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Thread: 2 questions about softeners

  1. #1
    DIY Junior Member outcast's Avatar
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    Default 2 questions about softeners

    hello, fng here.

    is it bad to buy a larger softener than is "needed" ?

    is it ok to drink the water from a properly functioning softener ?

    thanx

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    Water systems designer, R&D ditttohead's Avatar
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    A larger softener is not a problem for a regular household application. I would recommend sizing it to regenerate at least every 15 days, anything beyond that is not a problem, just not necessary.

    The debate about drinking softened water is extremely complex, but for the most part, you will be fine unless you are on an extremely sodium restricted diet, or if your water is very hard. (over 50 grains). The WHO recommends against drinking softened water but that is more for third world country issues of health due to the lack of nutrition in the diet more so then the concerns for drinking water with slightly elevated levels of sodium. Calcium and magnesium deficiencies are common in some countries, even the trace amounts found in water can be beneficial when the body rarely sees other sources.

    For residential applications in "normal" size houses, try to keep the softener tank size 14" or less in diameter due to lower flow channelling issues.

    Hope this is helpful.

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    Quote Originally Posted by outcast View Post
    hello, fng here.

    is it bad to buy a larger softener than is "needed" ?

    is it ok to drink the water from a properly functioning softener ?
    thanx
    Dittohead pretty much said it all. When you say "bigger than needed" what are you talking about? Can you give any details on the equipment, its age (used?), water conditions, number of people using water? etc. If new, why is this part of your decision making process?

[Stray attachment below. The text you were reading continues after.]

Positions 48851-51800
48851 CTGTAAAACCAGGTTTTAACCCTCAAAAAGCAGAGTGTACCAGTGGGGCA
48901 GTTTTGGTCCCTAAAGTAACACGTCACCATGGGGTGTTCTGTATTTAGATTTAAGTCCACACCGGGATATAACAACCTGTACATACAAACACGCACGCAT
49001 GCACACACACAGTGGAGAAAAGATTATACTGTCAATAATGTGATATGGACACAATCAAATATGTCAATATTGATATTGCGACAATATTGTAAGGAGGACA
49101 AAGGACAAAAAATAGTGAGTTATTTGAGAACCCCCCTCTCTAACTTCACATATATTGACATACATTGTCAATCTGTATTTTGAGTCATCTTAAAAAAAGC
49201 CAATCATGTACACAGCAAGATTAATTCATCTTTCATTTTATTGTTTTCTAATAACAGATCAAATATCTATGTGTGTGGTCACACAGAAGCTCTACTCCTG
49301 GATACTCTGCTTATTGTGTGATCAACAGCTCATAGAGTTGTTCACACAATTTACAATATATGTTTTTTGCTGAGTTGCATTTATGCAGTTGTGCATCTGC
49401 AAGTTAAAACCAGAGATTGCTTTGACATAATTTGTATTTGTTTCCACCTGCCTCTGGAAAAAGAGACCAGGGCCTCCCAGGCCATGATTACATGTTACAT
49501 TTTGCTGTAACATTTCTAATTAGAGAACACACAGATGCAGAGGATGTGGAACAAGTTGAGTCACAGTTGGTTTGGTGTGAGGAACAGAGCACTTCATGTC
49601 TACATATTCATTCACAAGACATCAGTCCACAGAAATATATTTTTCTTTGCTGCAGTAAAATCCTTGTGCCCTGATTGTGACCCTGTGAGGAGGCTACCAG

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    In the Trades Tom Sawyer's Avatar
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    When you say "larger" just how much larger are you thinking? Grossly oversizing can lead to channeling of the bed.
    [B]No, plumbing ain't rocket science. Unlike rocket science, plumbing requires a license[B]

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    DIY Junior Member outcast's Avatar
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    thanx, fella's.

    here is my situation :
    i just bought "this old house" just outside of the "chicago water" that i have lived with all my life.
    it is just me & wife = 2 showers a day and a few loads of laundry and the usual little water usage things.
    i have yet to have a water test done, but my new "city water" told us the water is "very very hard" (they may just be saying that to CTA) and about 30-40 parts per millions (never heard of it put this way). to me being used to chicago water, my new water does not seem bad at all = very little smell/taste and no rust that i can see = and i have been looking. the dish rack has a little white stuff on it, and soap does not work as well.